If in early times the spirit of vegetation was feminine, her representative would be a woman, probably slain at recurring festivals by the female worshippers. This would explain the slaying of one of their number at a festival by Namnite women. But when male spirits or gods superseded goddesses, the divine priest-king would take the place of the female representative. On the other hand, just as the goddess became the consort of the god, a female representative would continue as the divine bride in the ritual of the sacred marriage, the May Queen of later folk-custom. Sporadically, too, conservatism would retain female cults with female divine incarnations, as is seen by the presence of the May Queen alone in certain folk-survivals, and by many Celtic rituals from which men were excluded.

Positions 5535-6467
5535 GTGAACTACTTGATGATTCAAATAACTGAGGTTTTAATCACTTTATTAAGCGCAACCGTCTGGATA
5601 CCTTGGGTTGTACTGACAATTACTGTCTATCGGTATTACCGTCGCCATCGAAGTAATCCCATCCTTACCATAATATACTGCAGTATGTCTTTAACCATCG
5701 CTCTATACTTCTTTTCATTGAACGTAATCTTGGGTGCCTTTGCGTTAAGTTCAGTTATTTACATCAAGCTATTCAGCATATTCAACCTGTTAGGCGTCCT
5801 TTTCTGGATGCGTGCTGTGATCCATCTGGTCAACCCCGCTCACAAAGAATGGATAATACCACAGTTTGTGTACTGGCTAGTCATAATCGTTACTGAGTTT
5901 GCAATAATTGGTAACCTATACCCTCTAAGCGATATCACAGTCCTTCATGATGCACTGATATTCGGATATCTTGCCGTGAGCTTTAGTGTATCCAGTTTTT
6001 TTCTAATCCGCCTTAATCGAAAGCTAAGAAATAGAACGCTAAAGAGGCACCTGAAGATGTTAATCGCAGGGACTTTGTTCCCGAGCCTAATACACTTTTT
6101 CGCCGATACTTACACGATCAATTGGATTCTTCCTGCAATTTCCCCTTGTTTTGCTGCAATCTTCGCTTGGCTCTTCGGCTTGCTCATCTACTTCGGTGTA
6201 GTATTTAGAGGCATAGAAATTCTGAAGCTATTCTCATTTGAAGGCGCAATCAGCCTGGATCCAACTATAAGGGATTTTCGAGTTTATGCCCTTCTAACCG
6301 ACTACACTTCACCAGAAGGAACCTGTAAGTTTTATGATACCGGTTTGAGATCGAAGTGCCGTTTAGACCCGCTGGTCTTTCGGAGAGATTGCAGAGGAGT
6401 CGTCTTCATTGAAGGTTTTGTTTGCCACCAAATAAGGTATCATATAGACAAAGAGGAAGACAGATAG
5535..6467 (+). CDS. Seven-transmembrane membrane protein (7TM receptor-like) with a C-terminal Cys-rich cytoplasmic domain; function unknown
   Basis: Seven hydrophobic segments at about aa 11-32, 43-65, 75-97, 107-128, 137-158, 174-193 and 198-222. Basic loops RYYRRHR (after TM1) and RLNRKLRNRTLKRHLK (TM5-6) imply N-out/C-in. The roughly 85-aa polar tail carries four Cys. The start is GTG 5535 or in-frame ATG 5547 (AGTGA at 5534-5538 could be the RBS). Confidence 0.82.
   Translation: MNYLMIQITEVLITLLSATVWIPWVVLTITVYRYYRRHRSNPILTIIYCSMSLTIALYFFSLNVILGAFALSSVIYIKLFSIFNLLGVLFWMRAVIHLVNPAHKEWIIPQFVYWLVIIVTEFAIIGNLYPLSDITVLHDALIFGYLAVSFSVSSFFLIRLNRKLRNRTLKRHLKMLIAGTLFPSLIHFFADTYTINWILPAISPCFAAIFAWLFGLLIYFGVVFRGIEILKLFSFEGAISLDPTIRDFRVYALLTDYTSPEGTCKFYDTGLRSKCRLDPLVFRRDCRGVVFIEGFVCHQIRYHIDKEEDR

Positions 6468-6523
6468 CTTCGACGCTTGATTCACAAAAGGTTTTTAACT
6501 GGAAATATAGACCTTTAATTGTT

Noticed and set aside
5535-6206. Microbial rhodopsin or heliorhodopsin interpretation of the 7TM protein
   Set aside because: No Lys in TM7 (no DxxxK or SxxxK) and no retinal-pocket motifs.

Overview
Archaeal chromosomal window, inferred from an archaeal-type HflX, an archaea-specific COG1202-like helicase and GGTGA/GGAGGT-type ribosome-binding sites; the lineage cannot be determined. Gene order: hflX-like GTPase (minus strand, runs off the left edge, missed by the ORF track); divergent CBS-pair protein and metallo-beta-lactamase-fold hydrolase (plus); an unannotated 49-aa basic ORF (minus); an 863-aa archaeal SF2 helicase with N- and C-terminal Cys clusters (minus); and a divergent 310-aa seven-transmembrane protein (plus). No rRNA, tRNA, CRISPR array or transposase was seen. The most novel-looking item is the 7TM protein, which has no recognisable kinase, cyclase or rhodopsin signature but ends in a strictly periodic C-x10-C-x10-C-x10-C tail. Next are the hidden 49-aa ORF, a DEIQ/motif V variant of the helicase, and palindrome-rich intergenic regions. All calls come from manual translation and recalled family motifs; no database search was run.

O’Grady, ii. 228.
 Ibid. ii. 203. Cf. Caesar, vi. 14, “the immortal gods” of Gaul.
 Cf. Ch. XXIV.; O’Grady, ii. 110, 172; Nutt-Meyer, i. 42.
 Leahy, ii. 6.
 IT iii. 203; Trip. Life, 507; Annals of the Four Masters, A.D. 14; RC xxii. 28, 168. Chiefs as well as kings probably influenced fertility. A curious survival of this is found in the belief that herrings abounded in Dunvegan Loch when MacLeod arrived at his castle there, and in the desire of the people in Skye during the potato famine that his fairy banner should be waved.
 An echo of this may underlie the words attributed to King Ailill, “If I am slain, it will be the redemption of many” (O’Grady, ii. 416).